If activists did campaign for candidates, how much should have been declared?

The costs to candidates vary between £2,000 and £2,500 depending on the region.

In the South West, accommodation costs total £15,056.30. Hiring and branding the coach cost £10,600, and known staff salaries and expenses cost £782.39. After deducting £4,300 – our estimate of the activists’ contributions – the Battlebus tour cost each of the nine seats in the region £2,459.85.

In the Midlands, accommodation cost £13,653.05. Hiring and branding the coach cost £10,600, and known staff salaries cost £353.33. After deducting £4,300 – our estimate of the activists’ contributions – the Battlebus tour cost each of the ten seats in the region £2,044.84.

In the North West, accommodation cost £9,350. The cost of hiring and branding the two midi coaches was £13,737, and known staff salaries cost £353.33. After deducting £1,900 – our estimate of the activists’ contributions – the Battlebus tour cost each of the ten seats in the region £2,154.03.

Don’t all political parties use “battle buses” during elections?

Don’t let the name confuse you. The Conservatives Battlebus2015 tour is not the same as the battle buses we are used to seeing on the campaign trail where, traditionally, buses are used to ferry party leaders such as the Prime Minister and political journalists around the country, for high-profile national visits.

Groups of highly motivated activists were found to have been transported across the country, staying in hotels, apparently to enable targeted campaigning in marginal seats. They were briefed about the area, given scripts and literature to deliver and their activities were scheduled by campaign teams each day.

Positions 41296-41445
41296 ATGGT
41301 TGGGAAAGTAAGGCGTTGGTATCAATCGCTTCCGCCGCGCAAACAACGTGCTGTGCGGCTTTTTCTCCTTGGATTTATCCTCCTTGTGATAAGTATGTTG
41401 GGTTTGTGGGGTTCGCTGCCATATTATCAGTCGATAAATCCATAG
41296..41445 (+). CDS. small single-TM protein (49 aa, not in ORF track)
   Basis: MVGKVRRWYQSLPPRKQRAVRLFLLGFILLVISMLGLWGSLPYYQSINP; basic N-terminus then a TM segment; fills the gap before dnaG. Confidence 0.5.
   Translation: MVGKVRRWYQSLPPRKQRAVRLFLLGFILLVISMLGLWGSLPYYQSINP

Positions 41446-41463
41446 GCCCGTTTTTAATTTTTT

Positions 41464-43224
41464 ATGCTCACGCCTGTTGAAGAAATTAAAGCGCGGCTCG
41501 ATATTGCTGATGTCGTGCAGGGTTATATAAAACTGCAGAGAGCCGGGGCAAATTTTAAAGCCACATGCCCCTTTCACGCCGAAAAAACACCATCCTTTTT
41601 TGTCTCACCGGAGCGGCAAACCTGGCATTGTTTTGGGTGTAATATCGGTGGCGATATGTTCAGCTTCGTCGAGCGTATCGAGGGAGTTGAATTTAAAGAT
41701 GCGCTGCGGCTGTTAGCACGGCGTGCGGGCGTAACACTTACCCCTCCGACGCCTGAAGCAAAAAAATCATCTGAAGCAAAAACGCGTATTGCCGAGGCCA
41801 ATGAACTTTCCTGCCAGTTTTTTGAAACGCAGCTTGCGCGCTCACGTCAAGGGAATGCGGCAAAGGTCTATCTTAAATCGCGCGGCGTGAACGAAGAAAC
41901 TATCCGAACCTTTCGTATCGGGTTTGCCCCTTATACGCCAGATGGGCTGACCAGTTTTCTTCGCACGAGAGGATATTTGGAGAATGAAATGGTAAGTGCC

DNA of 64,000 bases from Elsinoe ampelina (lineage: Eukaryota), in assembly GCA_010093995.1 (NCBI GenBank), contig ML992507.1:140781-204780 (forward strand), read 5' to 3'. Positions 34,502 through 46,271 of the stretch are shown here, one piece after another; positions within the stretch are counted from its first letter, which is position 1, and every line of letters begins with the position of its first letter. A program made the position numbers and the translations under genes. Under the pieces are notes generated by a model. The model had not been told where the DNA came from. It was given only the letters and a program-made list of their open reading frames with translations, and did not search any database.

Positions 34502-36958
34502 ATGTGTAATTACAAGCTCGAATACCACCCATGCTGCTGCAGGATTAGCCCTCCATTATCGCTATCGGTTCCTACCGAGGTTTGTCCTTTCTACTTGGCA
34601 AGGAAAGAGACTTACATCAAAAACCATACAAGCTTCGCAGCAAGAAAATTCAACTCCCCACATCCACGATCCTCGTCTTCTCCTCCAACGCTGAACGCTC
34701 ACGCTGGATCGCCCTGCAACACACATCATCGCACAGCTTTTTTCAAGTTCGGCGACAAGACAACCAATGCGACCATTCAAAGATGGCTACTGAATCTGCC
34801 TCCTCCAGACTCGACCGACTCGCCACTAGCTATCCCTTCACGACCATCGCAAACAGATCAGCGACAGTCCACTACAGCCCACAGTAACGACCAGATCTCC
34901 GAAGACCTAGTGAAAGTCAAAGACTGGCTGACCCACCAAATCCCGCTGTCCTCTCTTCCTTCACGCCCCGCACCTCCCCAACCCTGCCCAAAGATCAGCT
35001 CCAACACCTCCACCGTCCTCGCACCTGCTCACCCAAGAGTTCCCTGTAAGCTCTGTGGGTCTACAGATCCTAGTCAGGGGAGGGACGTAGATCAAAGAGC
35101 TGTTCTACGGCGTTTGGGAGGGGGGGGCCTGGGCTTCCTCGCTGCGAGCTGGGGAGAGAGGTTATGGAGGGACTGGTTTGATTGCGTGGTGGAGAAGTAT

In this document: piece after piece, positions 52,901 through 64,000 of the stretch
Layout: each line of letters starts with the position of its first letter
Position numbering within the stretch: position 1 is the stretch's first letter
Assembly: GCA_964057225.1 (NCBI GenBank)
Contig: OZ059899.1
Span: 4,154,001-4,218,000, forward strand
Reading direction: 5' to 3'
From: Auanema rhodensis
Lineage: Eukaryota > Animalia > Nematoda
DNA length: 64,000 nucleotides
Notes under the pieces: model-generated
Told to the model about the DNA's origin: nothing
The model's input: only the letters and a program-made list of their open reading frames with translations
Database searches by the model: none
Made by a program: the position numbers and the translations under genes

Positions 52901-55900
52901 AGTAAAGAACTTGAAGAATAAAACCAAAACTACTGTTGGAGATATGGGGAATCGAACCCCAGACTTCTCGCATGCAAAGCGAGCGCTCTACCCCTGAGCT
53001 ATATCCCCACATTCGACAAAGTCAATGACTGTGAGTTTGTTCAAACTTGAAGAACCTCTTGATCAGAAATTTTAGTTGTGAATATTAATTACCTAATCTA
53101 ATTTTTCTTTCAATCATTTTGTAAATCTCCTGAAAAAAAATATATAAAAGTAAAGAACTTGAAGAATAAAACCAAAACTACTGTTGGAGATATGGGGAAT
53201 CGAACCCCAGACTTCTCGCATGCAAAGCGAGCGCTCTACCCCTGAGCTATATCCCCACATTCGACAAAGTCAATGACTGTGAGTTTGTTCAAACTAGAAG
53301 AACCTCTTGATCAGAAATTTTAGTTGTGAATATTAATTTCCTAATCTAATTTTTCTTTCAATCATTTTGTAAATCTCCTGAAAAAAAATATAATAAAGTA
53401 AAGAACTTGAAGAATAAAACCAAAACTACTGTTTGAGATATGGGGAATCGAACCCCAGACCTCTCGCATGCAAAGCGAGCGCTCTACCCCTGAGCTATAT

What do the Conservatives say?

The Conservative Party insists that Battlebus2015 was a national campaign tool.

A Conservative spokesperson said: “CCHQ campaigned across the country for the return of a Conservative Government. Such campaigning would be part of the national return, not local return, as the Electoral Commission has said. As is apparent from our National Return, the Party declared expenditure related to our CCHQ-organised Battlebus.

“However, due to administrative error it omitted to declare the accommodation costs of those using the vehicles. This is something we have already brought to the attention of the Electoral Commission in order to amend the return.”

Appearing on BBC Radio Cornwall last month, Prime Minister David Cameron insisted Battlebus spending costs were correctly declared as national expenses, but admitted the party had made an error in not declaring the hotels.

He said: “My understanding is that the Battlebus was declared as a national expense in the right way but the party made an error in not declaring accommodation costs of some of people using the bus, and we’ve alerted the Electoral Commission to that and will be providing a proper return so that it will be done in the proper way.

“I think all parties have had these battle buses over the years and they don’t just go round doing nothing. They go round and they campaign across the country and it’s a national expense and should be nationally declared, and obviously the party’s made an error in its declaration which needs to be put right.”